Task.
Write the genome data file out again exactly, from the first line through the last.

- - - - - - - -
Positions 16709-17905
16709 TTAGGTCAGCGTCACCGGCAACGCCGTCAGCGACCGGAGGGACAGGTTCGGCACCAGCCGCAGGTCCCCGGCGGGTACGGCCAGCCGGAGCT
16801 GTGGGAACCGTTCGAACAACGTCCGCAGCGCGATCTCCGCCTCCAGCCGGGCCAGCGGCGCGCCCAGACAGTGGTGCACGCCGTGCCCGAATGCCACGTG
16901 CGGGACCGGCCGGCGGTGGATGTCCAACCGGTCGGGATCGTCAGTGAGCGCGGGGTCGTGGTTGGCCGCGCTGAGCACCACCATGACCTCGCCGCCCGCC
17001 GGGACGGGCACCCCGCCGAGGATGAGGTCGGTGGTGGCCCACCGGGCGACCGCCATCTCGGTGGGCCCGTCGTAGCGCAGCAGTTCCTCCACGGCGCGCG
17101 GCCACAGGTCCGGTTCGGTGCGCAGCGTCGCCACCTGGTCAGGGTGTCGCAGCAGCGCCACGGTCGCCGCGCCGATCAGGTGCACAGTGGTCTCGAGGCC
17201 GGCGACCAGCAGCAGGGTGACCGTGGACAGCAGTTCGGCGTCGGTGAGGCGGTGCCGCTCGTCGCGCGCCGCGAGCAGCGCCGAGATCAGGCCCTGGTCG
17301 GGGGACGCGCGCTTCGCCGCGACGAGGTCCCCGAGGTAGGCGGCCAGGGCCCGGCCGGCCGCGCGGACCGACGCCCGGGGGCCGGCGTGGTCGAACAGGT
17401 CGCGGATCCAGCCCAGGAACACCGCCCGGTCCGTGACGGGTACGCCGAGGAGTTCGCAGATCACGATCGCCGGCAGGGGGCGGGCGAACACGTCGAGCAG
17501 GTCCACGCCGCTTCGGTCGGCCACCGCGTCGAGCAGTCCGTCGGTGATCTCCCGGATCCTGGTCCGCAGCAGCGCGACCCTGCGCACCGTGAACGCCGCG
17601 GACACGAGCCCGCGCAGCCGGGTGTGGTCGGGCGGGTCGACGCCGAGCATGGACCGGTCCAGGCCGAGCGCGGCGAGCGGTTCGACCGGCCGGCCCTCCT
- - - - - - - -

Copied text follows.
Positions 16709-17905
16709 TTAGGTCAGCGTCACCGGCAACGCCGTCAGCGACCGGAGGGACAGGTTCGGCACCAGCCGCAGGTCCCCGGCGGGTACGGCCAGCCGGAGCT
16801 GTGGGAACCGTTCGAACAACGTCCGCAGCGCGATCTCCGCCTCCAGCCGGGCCAGCGGCGCGCCCAGACAGTGGTGCACGCCGTGCCCGAATGCCACGTG
16901 CGGGACCGGCCGGCGGTGGATGTCCAACCGGTCGGGATCGTCAGTGAGCGCGGGGTCGTGGTTGGCCGCGCTGAGCACCACCATGACCTCGCCGCCCGCC
17001 GGGACGGGCACCCCGCCGAGGATGAGGTCGGTGGTGGCCCACCGGGCGACCGCCATCTCGGTGGGCCCGTCGTAGCGCAGCAGTTCCTCCACGGCGCGCG
17101 GCCACAGGTCCGGTTCGGTGCGCAGCGTCGCCACCTGGTCAGGGTGTCGCAGCAGCGCCACGGTCGCCGCGCCGATCAGGTGCACAGTGGTCTCGAGGCC
17201 GGCGACCAGCAGCAGGGTGACCGTGGACAGCAGTTCGGCGTCGGTGAGGCGGTGCCGCTCGTCGCGCGCCGCGAGCAGCGCCGAGATCAGGCCCTGGTCG
17301 GGGGACGCGCGCTTCGCCGCGACGAGGTCCCCGAGGTAGGCGGCCAGGGCCCGGCCGGCCGCGCGGACCGACGCCCGGGGGCCGGCGTGGTCGAACAGGT
17401 CGCGGATCCAGCCCAGGAACACCGCCCGGTCCGTGACGGGTACGCCGAGGAGTTCGCAGATCACGATCGCCGGCAGGGGGCGGGCGAACACGTCGAGCAG
17501 GTCCACGCCGCTTCGGTCGGCCACCGCGTCGAGCAGTCCGTCGGTGATCTCCCGGATCCTGGTCCGCAGCAGCGCGACCCTGCGCACCGTGAACGCCGCG
17601 GACACGAGCCCGCGCAGCCGGGTGTGGTCGGGCGGGTCGACGCCGAGCATGGACCGGTCCAGGCCGAGCGCGGCGAGCGGTTCGACCGGCCGGCCCTCCT